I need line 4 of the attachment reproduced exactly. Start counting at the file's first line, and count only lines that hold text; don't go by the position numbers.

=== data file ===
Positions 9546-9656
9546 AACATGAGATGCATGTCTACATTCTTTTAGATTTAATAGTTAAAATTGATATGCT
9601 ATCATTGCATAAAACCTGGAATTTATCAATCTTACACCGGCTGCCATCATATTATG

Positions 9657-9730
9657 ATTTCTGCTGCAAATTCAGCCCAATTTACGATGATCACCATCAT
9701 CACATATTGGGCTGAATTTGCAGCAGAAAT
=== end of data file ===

Positions 9657-9730